4. Security issues

RQ-1The question of security for an embedded system relates to the issue of distributed computing, since remote imaging devices require detection of tampering and perhaps even need secure communication of high-speed video data.  Adding security features incurs a cost that may not fit within the system constraints.  An interesting example of this issue was the discovery that the US military did not encrypt video data from some of its early drones.



5. New algorithms and optimizations for embedded systems

The focus on design constraints leads to a question about whether classical computer vision algorithms, developed on workstations or even mainframes, represent the best solution for an embedded vision system. On the other hand, some of the early computers had similar constraints. The circular queue is an example of a processing technique for spatial filtering in a system that is memory-constrained.  This technique dropped out of fashion when computer systems had plenty of memory to store an entire image.  A spatial filter traverses across an image while only accessing data from a number of image rows that is equal to the filter size.  For example, a 5×5 filter window only accesses 5 rows. After the spatial filter processes all 5 rows, the filter loads the next row and removes the top row (changes the circular pointer to load the new row in the oldest row memory). In this fashion, only the data being processed needs to occupy scarce memory.  Any of these techniques add complexity for the software designer, but that is the constant trade-off for embedded system designers.  Dealing with hardware constraints is just part of life for the software team.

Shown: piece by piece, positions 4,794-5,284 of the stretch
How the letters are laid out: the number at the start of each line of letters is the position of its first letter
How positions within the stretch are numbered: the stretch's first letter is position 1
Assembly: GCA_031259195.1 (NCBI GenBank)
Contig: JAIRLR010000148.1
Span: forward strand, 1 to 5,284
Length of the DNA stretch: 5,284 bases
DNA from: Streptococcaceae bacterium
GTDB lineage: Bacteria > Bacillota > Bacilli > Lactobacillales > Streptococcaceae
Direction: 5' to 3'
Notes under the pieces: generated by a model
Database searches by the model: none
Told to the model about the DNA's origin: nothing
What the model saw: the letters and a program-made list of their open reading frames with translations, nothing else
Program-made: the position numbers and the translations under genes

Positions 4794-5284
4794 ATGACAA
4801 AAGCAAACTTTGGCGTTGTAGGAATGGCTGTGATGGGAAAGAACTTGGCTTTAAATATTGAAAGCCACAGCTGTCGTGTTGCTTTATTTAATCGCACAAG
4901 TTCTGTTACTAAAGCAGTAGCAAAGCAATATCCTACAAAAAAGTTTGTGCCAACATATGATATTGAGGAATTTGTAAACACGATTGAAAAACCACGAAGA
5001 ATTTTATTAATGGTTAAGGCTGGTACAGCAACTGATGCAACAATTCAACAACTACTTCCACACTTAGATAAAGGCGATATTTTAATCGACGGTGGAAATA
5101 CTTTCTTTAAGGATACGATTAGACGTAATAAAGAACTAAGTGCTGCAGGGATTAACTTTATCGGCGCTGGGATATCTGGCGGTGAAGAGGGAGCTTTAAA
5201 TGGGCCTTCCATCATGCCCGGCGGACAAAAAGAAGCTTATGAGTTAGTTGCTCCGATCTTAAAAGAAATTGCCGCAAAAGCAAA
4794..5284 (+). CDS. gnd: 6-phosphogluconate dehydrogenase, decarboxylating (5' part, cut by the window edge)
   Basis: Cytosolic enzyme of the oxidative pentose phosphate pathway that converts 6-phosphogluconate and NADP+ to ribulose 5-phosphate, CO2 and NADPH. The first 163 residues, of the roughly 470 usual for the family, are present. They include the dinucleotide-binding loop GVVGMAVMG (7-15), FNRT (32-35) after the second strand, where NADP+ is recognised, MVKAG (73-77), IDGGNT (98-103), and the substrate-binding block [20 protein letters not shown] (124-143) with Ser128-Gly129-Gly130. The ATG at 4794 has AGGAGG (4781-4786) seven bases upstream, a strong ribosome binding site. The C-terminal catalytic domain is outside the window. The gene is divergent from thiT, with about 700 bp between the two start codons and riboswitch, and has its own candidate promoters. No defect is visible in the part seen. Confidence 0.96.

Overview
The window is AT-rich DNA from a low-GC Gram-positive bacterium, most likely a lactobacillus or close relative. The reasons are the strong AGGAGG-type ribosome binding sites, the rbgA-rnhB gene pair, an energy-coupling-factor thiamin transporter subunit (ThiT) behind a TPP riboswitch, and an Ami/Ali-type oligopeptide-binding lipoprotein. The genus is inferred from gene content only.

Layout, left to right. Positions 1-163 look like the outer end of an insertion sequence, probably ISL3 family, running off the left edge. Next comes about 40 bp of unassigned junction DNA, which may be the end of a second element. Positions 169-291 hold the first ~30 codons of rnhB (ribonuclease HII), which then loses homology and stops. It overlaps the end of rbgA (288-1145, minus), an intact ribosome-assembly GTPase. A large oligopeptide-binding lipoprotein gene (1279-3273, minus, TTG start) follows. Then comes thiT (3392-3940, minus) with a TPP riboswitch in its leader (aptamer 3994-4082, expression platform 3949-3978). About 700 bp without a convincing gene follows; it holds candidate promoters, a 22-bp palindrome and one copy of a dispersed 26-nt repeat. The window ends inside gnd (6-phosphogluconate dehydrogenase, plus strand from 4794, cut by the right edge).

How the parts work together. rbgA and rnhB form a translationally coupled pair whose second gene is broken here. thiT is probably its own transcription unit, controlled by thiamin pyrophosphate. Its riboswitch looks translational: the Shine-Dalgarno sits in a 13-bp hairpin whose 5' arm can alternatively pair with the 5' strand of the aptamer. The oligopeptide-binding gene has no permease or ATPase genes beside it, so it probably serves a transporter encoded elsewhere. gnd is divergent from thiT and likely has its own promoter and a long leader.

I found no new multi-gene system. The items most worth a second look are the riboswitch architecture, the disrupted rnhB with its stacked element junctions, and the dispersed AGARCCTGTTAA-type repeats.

The EVA Community Addresses these Design Issues

Science fiction has once again become a reality, and our machines have started to see and understand the world around them.  This article started with a look at computer vision as it was envisioned in 1968 to bring HAL to life with the ability to see and communicate.  It has been over 40 years since Clarke and Kubrick anthropomorphized a machine by giving it these features. While most of the world believes these innovations are just like every other technology advance that catches up to science fiction, hopefully this article helps highlight the huge amount of effort behind these embedded vision systems.

The good news is that embedded vision is incredibly fascinating, and the visual aspect of these embedded products gives a tangible sense of accomplishment when you see it working.  Whether you’re an experienced embedded system designer wanting to learn about computer vision or a computer vision expert wanting to design for embedded systems, welcome to the world of embedded vision.  Please join the conversation at www.embedded-vision.com and share your expertise with others in this rapidly-growing field.

Here you’ll find a wealth of practical technical insights and expert advice to help you bring AI and visual intelligence into your products without flying blind.